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Wallabies coach Dave Rennie has raised an eyebrow at northern hemisphere rugby nations for thwarting attempts to introduce a 20-minute red card replacement rule in Tests later this year.
World Rugby is set to trial both the 50-22 and goal-line drop-out rules that were Rugby Australia initiatives for the Super Rugby AU and Trans-Tasman seasons.
The August 1 introduction of the laws will see the Wallabies play under a different set of laws against France in July than they will against New Zealand, South Africa and Argentina in The Rugby Championship.
A team will earn the lineout throw if they kick from from inside their own half and find touch inside their opponent's 22 - or from inside their 22 into the opponent's half.
The other change will see the defending team take a goal-line drop-out rather than defend a close-range scrum - if the attacker is held up over the line.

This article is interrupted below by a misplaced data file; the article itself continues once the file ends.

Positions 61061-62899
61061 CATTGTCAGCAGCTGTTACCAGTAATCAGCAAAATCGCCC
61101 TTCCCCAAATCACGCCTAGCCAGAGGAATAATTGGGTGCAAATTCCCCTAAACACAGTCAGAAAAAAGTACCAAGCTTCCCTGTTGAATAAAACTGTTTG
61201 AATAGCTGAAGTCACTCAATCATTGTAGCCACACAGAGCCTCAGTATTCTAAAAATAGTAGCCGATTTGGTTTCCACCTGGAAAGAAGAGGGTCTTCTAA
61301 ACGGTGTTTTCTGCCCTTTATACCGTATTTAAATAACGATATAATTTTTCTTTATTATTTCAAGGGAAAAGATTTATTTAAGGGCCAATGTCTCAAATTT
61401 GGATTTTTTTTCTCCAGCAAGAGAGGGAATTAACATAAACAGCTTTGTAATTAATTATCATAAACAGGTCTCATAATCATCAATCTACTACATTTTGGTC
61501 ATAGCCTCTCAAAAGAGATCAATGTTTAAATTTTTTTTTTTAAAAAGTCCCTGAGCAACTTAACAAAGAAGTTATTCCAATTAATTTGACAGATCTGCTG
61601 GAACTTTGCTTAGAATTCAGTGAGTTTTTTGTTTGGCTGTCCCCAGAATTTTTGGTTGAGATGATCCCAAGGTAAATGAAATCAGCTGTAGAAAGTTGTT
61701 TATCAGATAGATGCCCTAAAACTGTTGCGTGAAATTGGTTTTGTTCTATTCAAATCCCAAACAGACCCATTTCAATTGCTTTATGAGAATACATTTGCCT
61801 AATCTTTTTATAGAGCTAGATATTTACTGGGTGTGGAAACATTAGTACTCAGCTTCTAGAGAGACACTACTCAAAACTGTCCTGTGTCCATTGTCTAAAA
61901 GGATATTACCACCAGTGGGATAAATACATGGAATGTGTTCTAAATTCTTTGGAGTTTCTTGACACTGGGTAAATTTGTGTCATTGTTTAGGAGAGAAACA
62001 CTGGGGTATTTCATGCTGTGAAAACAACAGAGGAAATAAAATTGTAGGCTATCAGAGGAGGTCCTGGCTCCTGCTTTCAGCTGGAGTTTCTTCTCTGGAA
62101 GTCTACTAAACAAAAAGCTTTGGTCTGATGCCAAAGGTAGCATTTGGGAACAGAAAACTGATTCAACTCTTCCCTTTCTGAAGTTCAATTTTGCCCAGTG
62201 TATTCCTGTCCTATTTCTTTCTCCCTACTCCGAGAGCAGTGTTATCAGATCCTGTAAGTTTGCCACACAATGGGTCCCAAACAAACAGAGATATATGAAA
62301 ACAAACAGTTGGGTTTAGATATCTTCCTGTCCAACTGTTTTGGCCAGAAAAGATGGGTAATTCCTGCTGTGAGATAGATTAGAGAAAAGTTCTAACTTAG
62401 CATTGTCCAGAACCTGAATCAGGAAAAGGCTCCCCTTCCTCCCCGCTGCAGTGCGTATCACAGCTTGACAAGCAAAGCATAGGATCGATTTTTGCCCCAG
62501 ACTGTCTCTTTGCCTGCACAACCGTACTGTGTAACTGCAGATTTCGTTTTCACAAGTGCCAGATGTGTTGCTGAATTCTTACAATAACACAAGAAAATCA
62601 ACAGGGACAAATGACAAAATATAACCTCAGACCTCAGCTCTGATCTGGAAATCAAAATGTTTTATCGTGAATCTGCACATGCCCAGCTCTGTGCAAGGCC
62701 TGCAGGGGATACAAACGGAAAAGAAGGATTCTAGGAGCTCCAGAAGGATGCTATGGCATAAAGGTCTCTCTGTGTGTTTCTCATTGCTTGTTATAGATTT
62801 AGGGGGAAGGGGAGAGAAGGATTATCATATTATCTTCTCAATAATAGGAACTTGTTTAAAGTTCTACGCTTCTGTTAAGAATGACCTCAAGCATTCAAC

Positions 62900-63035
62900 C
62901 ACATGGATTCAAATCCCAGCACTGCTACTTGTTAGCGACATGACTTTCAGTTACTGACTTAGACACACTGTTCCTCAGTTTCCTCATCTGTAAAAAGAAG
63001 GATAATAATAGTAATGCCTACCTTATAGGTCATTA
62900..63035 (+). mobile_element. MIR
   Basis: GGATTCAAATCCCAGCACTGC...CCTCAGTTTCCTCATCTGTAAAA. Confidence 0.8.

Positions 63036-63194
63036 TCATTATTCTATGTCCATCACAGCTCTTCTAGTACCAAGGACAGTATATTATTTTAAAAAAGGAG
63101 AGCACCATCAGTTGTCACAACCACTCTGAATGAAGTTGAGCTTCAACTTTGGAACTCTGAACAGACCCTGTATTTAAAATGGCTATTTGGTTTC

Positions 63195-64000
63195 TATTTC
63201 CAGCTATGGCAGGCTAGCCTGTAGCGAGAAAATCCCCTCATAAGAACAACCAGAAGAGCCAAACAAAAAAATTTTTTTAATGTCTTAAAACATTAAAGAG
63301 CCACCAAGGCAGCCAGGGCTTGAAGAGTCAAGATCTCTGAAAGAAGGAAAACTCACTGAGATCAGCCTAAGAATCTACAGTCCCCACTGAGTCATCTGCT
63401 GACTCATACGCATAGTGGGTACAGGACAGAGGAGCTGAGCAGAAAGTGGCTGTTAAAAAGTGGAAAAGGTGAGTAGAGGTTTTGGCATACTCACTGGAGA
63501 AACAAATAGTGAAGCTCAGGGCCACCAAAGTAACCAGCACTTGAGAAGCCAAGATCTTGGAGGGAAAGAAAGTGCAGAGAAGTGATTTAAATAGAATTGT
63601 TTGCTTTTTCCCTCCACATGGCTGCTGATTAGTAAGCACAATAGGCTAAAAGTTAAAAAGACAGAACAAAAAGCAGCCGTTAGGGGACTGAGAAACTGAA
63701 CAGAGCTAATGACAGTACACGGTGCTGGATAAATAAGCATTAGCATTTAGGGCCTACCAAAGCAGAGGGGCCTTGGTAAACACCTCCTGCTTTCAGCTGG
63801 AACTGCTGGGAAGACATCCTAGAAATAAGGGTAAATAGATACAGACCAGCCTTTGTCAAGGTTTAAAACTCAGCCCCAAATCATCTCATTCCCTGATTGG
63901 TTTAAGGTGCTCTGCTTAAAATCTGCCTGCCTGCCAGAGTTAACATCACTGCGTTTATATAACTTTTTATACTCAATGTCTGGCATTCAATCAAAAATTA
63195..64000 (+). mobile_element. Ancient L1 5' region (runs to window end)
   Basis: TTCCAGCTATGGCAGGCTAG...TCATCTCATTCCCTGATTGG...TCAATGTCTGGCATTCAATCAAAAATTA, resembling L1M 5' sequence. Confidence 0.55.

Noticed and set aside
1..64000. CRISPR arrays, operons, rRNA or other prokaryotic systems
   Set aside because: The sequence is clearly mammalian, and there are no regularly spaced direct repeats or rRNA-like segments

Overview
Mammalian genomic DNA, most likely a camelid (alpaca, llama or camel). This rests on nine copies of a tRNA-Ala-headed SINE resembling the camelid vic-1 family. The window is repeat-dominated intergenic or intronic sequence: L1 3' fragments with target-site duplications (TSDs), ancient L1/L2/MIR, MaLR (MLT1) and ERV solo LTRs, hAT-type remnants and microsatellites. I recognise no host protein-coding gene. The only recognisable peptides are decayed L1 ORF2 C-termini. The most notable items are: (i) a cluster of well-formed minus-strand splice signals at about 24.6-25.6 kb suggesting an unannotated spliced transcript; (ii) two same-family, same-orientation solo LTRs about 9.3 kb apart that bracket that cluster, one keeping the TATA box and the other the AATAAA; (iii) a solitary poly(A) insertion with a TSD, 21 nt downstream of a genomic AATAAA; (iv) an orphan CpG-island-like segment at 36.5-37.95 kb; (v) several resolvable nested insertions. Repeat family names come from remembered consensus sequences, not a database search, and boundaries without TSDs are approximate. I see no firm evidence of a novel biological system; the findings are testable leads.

Rennie is a fan of both rule changes, with the 50-22 variation potentially opening up the field for more expansive attack and the drop-out speeding up play and avoiding a "bit of volleyball" by handing possession back to a team in threatening field position.
But he is adamant the ability to replace a red-carded player after 20 minutes - the other Rugby Australia initiative trialled in Super Rugby AU - should also be in play.
"It had enormous support in the southern hemisphere, but not the northern (France and England) and I'm not sure (why), I don't understand it," he said.
"Some decisions are made that have a massive impact on a game and maybe post-game are viewed as not as serious.
"At least at 20 minutes you can even the numbers up again."
Last November, Australia beat New Zealand in a Test that ended 14-a-side when Ofa Tu'ungafasi and Lachie Swinton were both red-carded for dangerous tackles.
"As we know there's a lot of emphasis around dead contact, there's going to be a lot of cards," Rennie said.
"Individuals who get it wrong are going to be punished. They will spend a long time on the sidelines but if we can get back to 15 on 15 that's what we want."